Evergrey – The Atlantic
Label: AFM Records
Release Date: January 25, 2019
One of the hardest things to do is to review your favourite artists’ albums. You receive their newest work weeks before it is released and that rocks. On the other hand, trying to be objective can be a daunting task. What you think could have been better versus the things you want to praise more than you should is an issue. When The Atlantic, Evergrey’s latest was announced, I was psyched. When the boss sent it my way, that was pure elation. I had my reservations, as I wasn’t a huge fan of the previous album, The Storm Within. But then, I was also hopeful, as I believe their 2014 release, Hymns for the Broken was/is a masterpiece. Before we go any further, I must remind you that personal tastes are… personal. I am a huge Evergrey fan, and I even had the chance to work with Tom Englund on one my albums. That said, I tried to be as objective with this review as possible.
Let’s start with what worked and worked well. The very first thing The Atlantic does right is the artwork. It has excellent detail, a very fitting colour scheme, and an overall vibe that fits the music. I adored the artwork. The second immediate thing you will notice is how great are the intros of the songs. Almost every song starts with a punch, either a mid-tempo groovy, trippy bass section like the “Departure” or the “smash your face” feeling of “A Silent Arc”. The intros set you up for the songs. Every song has that crying Evergrey guitar sound that works perfectly with Tom Englund’s raspy, dark voice. Whenever the album is on high gear, the songs flow. Most of the verses you hear make you nod your head in a semi-rhythmic, semi-approving way. After the first few listens, you start discovering new things like how good the underlying keyboard structure is. The arpeggiator usage is top notch, and a pillar of the album that carries the songs forward. Hats off to Mr. Rikard Zander. The moodiness is not only about the perfect keyboard usage, but also about the general infrastructure. Guitar work and sound are topnotch. Songs touching to the Recreation Day, The Inner Circle, and Monday Morning Apocalypse era sounds put a smirk on your face. “Weightless”, “A Secret Atlantis”, “The Beacon”, “This Ocean” carry this nostalgic vibe. And…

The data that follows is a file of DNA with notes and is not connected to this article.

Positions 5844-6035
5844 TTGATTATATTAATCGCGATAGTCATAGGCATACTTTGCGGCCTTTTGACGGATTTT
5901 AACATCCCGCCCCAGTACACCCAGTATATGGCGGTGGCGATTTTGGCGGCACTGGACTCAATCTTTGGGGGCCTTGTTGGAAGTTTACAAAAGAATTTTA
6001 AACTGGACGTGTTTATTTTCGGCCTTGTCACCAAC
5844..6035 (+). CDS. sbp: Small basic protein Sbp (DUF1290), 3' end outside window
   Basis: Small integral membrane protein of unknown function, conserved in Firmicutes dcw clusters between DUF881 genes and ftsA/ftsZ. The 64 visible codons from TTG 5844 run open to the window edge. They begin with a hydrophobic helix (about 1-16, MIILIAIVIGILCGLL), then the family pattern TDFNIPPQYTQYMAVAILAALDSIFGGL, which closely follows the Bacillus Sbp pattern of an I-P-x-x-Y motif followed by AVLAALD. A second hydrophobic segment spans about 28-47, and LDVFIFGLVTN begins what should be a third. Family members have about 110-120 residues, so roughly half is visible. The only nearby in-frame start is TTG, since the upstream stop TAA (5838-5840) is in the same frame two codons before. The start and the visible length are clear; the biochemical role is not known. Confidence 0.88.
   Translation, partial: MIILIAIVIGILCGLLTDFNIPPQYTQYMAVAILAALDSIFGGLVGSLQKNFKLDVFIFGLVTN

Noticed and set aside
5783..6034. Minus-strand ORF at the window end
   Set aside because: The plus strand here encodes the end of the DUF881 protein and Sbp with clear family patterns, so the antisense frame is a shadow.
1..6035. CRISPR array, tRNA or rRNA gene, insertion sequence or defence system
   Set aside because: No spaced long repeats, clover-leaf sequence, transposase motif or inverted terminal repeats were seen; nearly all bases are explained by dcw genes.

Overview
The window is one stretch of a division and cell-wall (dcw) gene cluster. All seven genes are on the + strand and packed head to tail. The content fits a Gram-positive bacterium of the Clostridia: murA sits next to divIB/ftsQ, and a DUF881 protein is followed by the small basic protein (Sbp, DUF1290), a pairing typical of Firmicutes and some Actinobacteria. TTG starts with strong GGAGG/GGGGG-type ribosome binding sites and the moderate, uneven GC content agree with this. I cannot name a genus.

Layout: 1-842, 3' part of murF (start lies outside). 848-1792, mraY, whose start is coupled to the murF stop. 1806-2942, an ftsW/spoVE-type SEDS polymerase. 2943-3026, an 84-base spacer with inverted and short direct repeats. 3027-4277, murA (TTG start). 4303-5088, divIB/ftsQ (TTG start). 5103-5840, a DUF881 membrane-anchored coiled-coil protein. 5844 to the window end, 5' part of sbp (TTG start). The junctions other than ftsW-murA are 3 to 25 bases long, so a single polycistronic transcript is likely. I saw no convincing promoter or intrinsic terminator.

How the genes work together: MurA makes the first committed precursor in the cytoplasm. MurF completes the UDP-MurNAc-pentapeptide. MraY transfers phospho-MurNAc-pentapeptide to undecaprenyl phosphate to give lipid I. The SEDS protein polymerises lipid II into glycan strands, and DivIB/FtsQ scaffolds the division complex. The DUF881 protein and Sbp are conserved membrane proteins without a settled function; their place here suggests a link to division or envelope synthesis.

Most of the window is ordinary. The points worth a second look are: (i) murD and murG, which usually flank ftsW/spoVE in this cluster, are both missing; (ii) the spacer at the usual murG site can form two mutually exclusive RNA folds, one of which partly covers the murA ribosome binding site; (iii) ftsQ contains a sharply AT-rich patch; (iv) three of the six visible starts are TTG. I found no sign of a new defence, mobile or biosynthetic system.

And then, I started noticing the downsides. Evergrey has almost always delivered great chorus sections. From “The Masterplan” to “Recreation Day”, from “A Touch of Blessing” to “Lost to Wrong”. The songs first hit with their punch and the chorus parts. The details, you discovered as you gave the discs more spins, which made you appreciate the art even further. Not with The Atlantic.
The album suffers from a very “unlike Evergrey” situation of bland chorus sections. The songs generally build up good to a climax, and then that climax turns into a letdown. Only two songs; “Currents”, and “Departure” are over this mediocrity threshold, and they shine. Both songs have great composition, infrastructure, progression, and memorable moments. Together with the instrumental intro-ish track, “The Tidal” – which has a great Muse-ish, Blade Runner-esque tone – these two are the album’s high points.
The album suffers from pacing issues within the songs. “The Silent Arc” is one such track. The first single of the album, as well as the opener; the song starts with an epic punch: great groove, technicality, tempo and performance. Then the chorus hits. All well and good, but the chorus starts to drag, losing the momentum the song created due to the extended low-tempo structure. Then the song catches up, creating variation with the under-solo section. Then the long chorus comes again with the downing vibe. This is why reviews are personal, no matter how much experience you have in music journalism. For some, this song has five different feelings told at once and it is a journey. For me, it is not. It is not about the length, or the changes in tempo. It is the flow. I am not saying it is bad, but it disrupts the flow, and that is what makes it problematic. As the album progresses, the songs become more varied, but by then, the listener is already halfway critical about the disc.
If you are an Evergrey fan, spin the whole disc and make your judgment. If you are new to Evergrey, don’t start from this album, but start from the classics like The Inner Circle, In Search of Truth, or Recreation Day. If you want to listen to their best work, then go with The Inner Circle, Hymns for the Broken, and the rest. For this album, you can check the singles “The Silent Arc” and “Weightless”, near to the two high points of the album: “Currents” and Departure”. You will particularly like the shining bass on these songs, and the cool clean guitar usage on “Departure”.
The “resurrected” Evergrey’s best work is still Hymns For the Broken in my book. That album flows, and rather than repetition, the songs give a feeling of unison. Great keyboard passages and perfectly tailored chorus parts play a key role. The Atlantic is better than the previous effort, The Storm Within, but it still is not on the same level with the 2014’s Hymns for the Broken.
All in all, this album is better than a 7.5 but not as good as an 8. Hence, the final rating: 7.8/10